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Basilica Online is a fully-searchable online edition of the 17 volumes of the Basilica text and its scholia, as edited between 1945 and 1988 by H.J. Scheltema, D. Holwerda, and N. van der Wal. The Basilica is the single-most important source for Byzantine law throughout the period of the Byzantine empire, and is a major source for Byzantine studies more broadly.
Revised edition of the Greek texts of Felix Jacoby’s Die Fragmente der Griechischen Historiker. English translations of the Greek fragments, critical commentary, and a brief encyclopedia-style entry about each historian’s life and works, with a select bibliography.
A project directed by Monica Berti at the Alexander von Humboldt Chair of Digital Humanities at the University of Leipzig for producing the digital version of the five volumes of the Fragmenta Historicorum Graecorum (FHG) edited by Karl Müller in the 19th century.
Greek and Latin literature. Epic and lyric poetry, tragedy and comedy, history, travel, philosophy, oratory, medical writers and mathematicians; and Church Fathers who made particular use of pagan culture. Latin, Greek, and English texts.
Articles and book on philosophy, political sciences, archaeology, and classical studies.
Only selected books and article are available for classical studies and archaeology. Filter your results by Availability to access VU content.
Scholarly editions of major philosophers, from Aristotle to Santayana; and the collected letters of major English writers: Austen, Burney, Coleridge, Wordsworth, and selected Romantics. Also includes the Oxford Classical Dictionary and the Oxford Duden German Dictionary.
An initiative of the Institute for the Study of the Ancient World at New York University. AWDL will identify, collect, curate, and provide access to a broad range of scholarly materials relevant to the study of the ancient world.
One of the consequences of the Thirty Years' War was that the most important collection of books in the 17th century Holy Roman Empire, the Bibliotheca Palatina, was divided between two principal locations: Heidelberg and the Vatican. Since 2001, Heidelberg University Library has been working on several projects that aim to digitize parts of this great collection, the final goal being a complete virtual reconstruction of the 'mother of all libraries'.
Digitization of text and plates from all out-of-print volumes of the Corpus Vasorum Antiquorum. Online searchable database of digitized text and images, browsable by country and museum, and searchable by fabric, technique, provenance and other aspects.
Full text of Bulletin de Correspondance Hellenique, BCH Supplements, and most volumes in series published by the French School at Athens (including the Fouilles de Delphes, Exploration archéologique de Délos, and Etudes Thasiennes).
An open-access collection of the early literature of the arts.
The Digital Cicognara Library is an international initiative to recreate in digital form the remarkable private book collection of Count Leopoldo Cicognara (1767–1834). Though assembled in the Romantic era, Cicognara’s collection of some five thousand early imprints still comprises the foundational literature of art and archaeology. Cicognara’s famous, two-volume inventory of his library, the Catalogo ragionato dei libri d’arte e d’antichità, published in 1821 and often reprinted, remains an essential tool for scholars and bibliophiles.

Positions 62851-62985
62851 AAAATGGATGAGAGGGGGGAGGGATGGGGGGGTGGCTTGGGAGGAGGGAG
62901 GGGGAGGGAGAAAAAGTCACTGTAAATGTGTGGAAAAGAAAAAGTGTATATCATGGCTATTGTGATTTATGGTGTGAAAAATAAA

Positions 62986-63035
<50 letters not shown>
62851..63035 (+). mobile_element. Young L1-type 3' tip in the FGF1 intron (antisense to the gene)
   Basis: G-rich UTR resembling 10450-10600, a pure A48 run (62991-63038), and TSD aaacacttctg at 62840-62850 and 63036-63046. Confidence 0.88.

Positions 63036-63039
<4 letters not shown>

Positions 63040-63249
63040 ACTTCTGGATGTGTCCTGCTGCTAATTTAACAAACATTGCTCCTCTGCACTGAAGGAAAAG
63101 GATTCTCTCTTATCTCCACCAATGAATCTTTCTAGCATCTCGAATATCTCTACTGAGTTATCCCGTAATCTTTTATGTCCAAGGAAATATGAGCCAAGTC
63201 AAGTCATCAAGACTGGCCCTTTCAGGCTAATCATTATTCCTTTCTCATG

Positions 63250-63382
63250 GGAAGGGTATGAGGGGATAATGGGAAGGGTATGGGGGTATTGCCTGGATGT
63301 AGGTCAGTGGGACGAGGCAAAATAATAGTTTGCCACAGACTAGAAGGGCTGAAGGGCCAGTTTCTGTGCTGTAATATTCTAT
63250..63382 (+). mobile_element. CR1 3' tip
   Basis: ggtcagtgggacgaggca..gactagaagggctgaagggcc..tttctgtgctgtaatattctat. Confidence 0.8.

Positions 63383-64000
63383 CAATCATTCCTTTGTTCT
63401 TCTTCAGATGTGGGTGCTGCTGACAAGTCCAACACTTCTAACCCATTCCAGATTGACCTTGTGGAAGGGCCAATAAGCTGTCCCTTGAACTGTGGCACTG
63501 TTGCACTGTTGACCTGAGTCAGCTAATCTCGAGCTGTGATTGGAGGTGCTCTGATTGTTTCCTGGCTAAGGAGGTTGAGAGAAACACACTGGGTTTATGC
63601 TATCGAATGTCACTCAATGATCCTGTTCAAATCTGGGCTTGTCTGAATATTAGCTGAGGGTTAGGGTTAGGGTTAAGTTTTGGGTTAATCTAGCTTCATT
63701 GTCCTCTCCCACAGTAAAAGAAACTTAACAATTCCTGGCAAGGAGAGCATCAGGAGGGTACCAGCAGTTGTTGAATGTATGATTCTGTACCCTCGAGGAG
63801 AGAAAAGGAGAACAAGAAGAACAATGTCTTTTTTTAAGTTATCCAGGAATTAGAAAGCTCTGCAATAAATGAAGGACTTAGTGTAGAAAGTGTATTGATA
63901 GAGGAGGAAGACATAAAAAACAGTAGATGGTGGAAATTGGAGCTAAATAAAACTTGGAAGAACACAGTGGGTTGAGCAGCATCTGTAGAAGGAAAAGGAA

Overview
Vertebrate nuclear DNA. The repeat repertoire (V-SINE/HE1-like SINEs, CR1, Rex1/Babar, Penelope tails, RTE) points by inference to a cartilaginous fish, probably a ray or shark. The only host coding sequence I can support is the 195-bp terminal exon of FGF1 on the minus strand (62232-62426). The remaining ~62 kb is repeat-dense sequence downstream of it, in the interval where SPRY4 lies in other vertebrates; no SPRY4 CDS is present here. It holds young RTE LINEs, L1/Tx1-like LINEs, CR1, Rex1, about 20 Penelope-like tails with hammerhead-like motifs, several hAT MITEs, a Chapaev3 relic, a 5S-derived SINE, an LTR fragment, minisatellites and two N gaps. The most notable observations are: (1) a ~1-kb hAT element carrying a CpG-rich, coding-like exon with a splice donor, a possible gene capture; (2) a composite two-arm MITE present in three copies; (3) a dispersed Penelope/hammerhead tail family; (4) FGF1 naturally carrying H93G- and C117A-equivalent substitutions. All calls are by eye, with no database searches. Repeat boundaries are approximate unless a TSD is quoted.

In addition to all the texts of ancient Greek epic in the original Greek the Chicago Homer includes English and German translations, in particular Lattimore's translation of the Iliad, Daryl Hine's translations of Hesiod and the Homeric Hymns, and the German translations of the Iliad and Odyssey by Johan Heinrich Voss. Through the associated web site Eumaios users of the Chicago Homer can also from each line of the poem access pertinent Iliad Scholia and papyrus readings.
The Digital Corpus assembles a wide range Greek texts and their Arabic counterparts. It also includes a number of Arabic commentaries and important secondary sources. The texts in the corpus can be consulted individually or side by side with their translation. The majority of texts can also be downloaded for further analysis.
Between the 8th and 10th centuries CE, hundreds of Greek philosophical, medical and scientific works were translated into Arabic. These translations helped shape the development of philosophy and science in the Islamic world. Through later Latin translations, they also exerted some influence in the Latin West.
Most importantly, Arabic translations were crucial for preserving, transmitting and extending ancient Greek thought: many Greek texts were lost in the intervening centuries and are now only extant in Arabic translation. The Arabic translators also had access to manuscripts that were often several centuries older and potentially closer to the Greek originals than those available to editors of ancient Greek texts today.
The Arabic translators’ understanding of their Greek sources was informed by their historical, cultural, religious and linguistic background. Their reading of these texts offers a new perspective on the ancient world that has the potential to enhance our own understanding.
Contains sources for the study of ancient Greece and Rome including primary and secondary texts, site plans, maps, and art and archaeology catalogs and images. Provides an Art & Archaeology Artifact Browser documenting 1305 coins, 1909 vases, 2003 sculptures, 179 sites, 140 gems, and 424 buildings.
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